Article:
Shop at these stores and you'll be helping charity at the same time
Whether it’s works for your walls or art pieces you can wear, every time you purchase from these stores and sites you’ll be contributing to charity, making you feel as good as your new purchases look.
Mawaheb From Beautiful People This studio in the Al Fahidi Historical Neighbourhood has been turning out impressive artworks since it first opened its doors two years ago – impressive not only for the quality of the paintings, ceramics, mosaics and more on offer in the gallery store, but also because the works are created by adults with special needs.
Having partnered in the past with fashion store Giordano to create a range of T-shirts designed around the theme ‘World Without Strangers’, the artists, who are from a wide range of cultural backgrounds including the UAE, USA and Zambia, have also been displayed internationally at a Dutch gallery which saw a third of the pieces snapped up within a month.
Artists attend the art studio between one and five days every week and produce a range of products, from artwork for your walls and shelves to the day-to-day usefulness of their eye-catching beach bags and decorative homewares (coasters, bowls and plates range from Dhs10-Dhs400), along with gift bags and cards. And they also accept commissions up to 3.5m x 3.5m in size – the perfect and most charitable way to capture your own special moments on canvas. Villa 28 Al Fahidi Historical Neighbourhood, 04 353 2100, www.mawaheb-dubai.com, email email@example.com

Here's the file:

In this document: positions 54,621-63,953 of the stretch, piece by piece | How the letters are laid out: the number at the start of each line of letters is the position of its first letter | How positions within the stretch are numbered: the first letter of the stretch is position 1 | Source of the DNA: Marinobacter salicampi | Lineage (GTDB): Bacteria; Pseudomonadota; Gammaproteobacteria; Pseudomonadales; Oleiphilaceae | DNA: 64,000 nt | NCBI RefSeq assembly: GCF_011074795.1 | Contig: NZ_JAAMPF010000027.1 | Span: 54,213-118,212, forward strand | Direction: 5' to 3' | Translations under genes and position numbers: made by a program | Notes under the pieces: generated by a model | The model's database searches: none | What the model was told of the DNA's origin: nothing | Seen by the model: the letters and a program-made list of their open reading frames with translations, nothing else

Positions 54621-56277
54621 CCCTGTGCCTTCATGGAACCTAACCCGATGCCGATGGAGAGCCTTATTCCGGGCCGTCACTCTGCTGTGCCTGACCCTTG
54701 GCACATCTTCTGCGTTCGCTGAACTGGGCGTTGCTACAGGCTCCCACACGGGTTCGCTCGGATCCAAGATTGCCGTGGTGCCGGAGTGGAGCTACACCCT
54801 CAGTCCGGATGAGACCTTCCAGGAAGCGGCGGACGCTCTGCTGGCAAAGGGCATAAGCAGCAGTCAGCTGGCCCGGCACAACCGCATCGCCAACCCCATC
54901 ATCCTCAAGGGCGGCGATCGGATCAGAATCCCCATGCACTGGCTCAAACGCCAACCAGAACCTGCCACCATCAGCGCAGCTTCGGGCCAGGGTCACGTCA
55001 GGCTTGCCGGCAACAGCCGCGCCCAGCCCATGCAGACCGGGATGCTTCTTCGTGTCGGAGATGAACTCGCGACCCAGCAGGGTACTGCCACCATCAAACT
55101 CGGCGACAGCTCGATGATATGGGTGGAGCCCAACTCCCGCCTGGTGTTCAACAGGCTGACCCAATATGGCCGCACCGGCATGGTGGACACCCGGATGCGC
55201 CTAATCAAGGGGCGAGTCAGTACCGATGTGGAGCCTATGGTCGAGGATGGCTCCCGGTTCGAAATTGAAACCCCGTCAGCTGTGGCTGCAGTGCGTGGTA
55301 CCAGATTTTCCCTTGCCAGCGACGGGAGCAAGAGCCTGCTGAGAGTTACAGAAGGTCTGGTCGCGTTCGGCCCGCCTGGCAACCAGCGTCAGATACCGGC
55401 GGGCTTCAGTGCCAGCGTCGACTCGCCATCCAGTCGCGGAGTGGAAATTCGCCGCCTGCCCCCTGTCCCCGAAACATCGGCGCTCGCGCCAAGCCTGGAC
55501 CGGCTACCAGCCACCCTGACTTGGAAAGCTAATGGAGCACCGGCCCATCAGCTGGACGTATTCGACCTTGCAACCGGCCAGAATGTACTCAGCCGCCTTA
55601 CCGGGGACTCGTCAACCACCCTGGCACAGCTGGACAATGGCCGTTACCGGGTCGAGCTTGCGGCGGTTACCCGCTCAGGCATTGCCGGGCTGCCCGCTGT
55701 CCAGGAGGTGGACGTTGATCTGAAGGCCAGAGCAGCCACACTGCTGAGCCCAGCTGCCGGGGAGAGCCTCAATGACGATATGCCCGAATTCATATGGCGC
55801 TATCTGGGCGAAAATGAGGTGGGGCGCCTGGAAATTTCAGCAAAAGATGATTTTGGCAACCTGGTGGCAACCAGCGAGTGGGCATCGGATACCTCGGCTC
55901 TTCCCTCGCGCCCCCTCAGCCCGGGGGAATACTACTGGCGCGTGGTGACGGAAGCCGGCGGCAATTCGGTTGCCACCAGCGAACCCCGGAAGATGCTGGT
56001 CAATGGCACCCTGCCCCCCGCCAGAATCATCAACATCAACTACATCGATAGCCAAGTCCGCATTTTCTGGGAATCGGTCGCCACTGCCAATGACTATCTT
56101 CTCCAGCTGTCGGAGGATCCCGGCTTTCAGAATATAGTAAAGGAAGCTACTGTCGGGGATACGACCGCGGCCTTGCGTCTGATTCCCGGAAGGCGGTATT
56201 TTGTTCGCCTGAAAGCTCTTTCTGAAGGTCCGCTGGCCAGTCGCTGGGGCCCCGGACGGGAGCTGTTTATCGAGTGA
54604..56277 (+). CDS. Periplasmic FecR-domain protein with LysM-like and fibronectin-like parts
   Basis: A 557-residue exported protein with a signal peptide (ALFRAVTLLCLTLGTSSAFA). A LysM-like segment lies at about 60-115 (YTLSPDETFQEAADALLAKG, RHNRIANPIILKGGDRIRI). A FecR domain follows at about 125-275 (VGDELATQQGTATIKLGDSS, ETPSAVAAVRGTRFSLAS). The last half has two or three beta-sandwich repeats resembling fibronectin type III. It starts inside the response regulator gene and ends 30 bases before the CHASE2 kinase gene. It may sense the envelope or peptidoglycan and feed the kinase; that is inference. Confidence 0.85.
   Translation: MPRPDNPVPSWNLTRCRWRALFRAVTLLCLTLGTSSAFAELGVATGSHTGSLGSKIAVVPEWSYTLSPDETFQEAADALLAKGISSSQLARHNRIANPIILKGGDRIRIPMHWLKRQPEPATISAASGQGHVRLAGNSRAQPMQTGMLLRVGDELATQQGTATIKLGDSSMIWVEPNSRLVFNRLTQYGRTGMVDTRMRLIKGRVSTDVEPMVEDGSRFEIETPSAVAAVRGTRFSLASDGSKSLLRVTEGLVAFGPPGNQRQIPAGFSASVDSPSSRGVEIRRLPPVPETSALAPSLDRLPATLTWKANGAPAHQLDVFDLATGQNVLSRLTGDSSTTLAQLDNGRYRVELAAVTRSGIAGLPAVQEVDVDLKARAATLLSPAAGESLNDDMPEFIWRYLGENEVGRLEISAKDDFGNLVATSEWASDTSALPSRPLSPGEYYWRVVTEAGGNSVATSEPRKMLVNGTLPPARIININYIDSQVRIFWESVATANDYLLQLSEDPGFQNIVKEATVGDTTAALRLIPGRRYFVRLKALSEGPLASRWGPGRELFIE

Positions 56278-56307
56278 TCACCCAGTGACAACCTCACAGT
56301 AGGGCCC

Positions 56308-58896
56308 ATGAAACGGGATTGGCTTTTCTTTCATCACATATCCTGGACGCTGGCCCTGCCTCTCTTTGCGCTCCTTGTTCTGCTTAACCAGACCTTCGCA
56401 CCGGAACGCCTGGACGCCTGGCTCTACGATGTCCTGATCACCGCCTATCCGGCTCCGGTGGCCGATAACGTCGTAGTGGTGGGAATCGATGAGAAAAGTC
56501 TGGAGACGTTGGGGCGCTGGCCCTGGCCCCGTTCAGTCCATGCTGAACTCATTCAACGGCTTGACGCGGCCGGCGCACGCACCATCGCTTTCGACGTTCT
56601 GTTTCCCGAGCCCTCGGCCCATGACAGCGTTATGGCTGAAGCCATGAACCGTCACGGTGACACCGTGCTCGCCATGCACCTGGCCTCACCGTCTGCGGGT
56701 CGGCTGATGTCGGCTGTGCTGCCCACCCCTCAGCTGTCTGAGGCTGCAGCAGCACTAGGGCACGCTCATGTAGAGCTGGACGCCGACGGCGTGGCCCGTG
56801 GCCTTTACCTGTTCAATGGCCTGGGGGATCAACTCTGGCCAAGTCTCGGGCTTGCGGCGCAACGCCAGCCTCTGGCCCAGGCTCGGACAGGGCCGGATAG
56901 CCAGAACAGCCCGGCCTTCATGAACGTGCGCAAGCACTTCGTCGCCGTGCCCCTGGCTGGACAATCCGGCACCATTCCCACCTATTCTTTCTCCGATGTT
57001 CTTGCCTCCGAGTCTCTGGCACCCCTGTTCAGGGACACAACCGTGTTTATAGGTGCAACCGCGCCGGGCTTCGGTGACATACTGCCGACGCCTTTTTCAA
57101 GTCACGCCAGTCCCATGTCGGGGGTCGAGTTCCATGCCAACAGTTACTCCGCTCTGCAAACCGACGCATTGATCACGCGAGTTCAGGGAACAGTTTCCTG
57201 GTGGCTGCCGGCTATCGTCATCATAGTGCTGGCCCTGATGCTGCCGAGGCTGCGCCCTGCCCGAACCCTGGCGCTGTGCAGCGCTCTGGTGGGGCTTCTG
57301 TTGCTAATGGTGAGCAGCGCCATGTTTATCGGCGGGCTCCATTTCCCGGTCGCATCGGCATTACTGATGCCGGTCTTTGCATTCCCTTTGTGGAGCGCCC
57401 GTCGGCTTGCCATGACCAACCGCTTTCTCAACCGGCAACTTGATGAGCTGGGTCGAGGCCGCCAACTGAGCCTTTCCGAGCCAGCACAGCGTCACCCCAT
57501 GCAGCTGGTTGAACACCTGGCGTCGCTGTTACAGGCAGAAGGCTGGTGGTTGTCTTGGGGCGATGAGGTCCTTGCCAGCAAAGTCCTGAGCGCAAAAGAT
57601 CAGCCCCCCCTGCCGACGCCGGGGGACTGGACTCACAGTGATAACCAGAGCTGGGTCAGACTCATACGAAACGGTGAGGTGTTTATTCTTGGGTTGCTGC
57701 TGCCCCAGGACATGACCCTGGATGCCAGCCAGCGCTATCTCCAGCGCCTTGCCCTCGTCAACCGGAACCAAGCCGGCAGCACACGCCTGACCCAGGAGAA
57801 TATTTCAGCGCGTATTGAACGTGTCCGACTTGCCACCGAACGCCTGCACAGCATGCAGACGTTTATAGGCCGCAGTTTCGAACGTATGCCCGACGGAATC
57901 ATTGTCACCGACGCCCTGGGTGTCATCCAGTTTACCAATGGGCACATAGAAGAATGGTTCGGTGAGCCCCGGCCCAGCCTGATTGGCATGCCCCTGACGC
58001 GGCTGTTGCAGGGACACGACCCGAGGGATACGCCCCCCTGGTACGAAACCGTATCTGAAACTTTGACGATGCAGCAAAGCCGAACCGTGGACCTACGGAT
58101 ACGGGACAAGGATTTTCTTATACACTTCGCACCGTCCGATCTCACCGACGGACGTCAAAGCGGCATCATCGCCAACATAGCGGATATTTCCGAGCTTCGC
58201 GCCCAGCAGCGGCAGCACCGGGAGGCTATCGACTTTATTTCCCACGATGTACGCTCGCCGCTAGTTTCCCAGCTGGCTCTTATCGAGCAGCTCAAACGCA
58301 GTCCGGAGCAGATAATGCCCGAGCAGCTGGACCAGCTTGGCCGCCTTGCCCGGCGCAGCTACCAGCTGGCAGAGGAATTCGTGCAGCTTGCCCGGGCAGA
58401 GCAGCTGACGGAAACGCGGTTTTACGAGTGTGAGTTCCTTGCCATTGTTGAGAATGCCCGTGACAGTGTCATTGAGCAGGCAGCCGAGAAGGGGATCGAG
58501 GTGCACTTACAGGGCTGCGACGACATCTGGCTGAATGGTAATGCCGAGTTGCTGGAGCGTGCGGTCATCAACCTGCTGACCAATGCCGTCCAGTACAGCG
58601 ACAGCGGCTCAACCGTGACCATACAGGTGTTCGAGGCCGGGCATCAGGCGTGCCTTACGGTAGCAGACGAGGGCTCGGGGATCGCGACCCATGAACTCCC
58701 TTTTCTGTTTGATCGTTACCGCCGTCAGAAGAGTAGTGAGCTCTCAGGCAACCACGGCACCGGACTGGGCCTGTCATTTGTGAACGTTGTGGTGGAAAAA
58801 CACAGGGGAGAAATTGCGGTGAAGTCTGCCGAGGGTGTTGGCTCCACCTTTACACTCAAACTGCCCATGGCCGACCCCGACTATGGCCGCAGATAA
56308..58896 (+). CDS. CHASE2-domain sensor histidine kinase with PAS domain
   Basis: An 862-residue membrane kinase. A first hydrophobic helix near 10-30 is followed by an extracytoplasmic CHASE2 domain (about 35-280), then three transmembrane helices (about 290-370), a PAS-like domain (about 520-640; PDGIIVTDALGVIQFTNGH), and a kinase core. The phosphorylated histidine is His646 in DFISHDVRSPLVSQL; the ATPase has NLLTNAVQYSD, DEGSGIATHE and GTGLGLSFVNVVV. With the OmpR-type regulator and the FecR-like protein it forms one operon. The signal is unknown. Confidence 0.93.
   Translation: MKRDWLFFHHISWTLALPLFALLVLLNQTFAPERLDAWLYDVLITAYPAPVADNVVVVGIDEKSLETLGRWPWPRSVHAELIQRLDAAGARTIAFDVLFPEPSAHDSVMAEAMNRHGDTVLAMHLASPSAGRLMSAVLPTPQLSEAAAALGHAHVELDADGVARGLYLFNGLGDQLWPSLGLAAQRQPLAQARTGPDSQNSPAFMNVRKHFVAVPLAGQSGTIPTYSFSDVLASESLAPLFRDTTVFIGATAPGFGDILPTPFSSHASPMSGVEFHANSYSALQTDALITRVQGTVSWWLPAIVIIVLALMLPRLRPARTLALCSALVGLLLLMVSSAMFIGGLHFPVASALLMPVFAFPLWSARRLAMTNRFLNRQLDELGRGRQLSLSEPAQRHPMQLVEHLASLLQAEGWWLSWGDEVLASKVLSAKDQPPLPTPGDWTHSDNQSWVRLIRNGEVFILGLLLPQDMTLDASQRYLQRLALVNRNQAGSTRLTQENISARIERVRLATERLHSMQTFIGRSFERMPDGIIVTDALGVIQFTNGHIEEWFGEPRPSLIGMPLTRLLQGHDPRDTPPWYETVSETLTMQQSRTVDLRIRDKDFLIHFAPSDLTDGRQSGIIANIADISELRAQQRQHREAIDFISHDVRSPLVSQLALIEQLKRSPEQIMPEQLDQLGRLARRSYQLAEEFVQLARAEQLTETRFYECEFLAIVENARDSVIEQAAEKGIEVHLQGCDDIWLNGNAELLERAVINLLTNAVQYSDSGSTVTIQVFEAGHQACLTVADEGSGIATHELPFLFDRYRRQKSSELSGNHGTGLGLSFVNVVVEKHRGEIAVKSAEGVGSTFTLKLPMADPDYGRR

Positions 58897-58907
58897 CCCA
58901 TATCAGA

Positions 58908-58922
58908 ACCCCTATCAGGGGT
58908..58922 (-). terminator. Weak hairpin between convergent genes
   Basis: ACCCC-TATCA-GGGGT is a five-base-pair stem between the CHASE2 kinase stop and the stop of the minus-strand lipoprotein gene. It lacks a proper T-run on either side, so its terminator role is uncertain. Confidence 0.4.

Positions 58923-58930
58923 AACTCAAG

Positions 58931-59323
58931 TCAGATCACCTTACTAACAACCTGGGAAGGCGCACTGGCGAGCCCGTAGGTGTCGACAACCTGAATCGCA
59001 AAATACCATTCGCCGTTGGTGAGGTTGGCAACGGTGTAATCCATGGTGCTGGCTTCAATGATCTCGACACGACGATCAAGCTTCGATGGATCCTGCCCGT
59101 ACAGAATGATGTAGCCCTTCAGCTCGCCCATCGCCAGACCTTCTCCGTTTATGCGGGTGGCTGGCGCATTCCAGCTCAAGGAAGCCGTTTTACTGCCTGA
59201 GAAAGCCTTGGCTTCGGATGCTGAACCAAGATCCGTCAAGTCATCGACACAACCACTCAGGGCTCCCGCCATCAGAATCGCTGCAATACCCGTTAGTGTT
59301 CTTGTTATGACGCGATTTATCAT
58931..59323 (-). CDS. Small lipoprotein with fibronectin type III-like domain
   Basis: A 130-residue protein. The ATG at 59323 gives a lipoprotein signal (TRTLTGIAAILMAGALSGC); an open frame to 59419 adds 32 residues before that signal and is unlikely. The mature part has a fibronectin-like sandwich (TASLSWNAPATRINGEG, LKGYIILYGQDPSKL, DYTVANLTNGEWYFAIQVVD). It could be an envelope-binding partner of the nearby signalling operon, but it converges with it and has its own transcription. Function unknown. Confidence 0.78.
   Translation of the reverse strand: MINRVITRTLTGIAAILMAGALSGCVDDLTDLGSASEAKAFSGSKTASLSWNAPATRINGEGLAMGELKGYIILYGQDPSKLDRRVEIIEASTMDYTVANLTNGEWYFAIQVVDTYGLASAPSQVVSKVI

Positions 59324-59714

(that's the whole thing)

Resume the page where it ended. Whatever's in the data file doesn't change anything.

Social Bandage The brainchild of 25-year-old Aisha Saeed Harib, Social Bandage – which was adopted by the Sheikh Mohammad Bin Rashid Establishment for Young Business Leaders just after it was pitched – has already proved its charitable chops through its successful campaigns Give a Wheelchair and Unite For Kenya. The former having already provided over 600 of the target of donating 1,000 wheelchairs internationally, and the latter raising money towards the building of a maternity hospital and the renovation of four schools in Kenya. Having already collaborated with Emirati and local artists to create wristbands, bracelets and T-shirts, Aisha also persuaded her celebrity brother, Freej creator Mohammed Harib, to help create a line of T-shirts, artworks and homewares as part of Samsung’s Canvas: Collective Project to benefit her ongoing wheelchair campaign. www.socialbandage.org, email firstname.lastname@example.org
Art by S*uce It has long been the first port of call for Dubai fashionistas to pick up one-of-a-kind and high-fashion additions to their walk-in wardrobes, but boutique S*uce has also branched out into the UAE art scene by collaborating annually with ART Dubai to produce pieces, the sale of which benefit a range of local charities. Having sold original artwork by French graffiti artist, Fafi and commissioned multimedia collage-work by local artist Lema Alireza, this year the boutique’s A to the R to the T campaign saw it work with local children aged four to 15 to customise plexi artwork frames and produce drawings of the children’s families to be sold though their Dubai stores. Priced from Dhs3,900 to Dhs5,100, all proceeds go to an ART Dubai affiliated charity. Available at S*uce Gifts, Al Wasl Square, 04 388 3488, www.shopatsauce.com.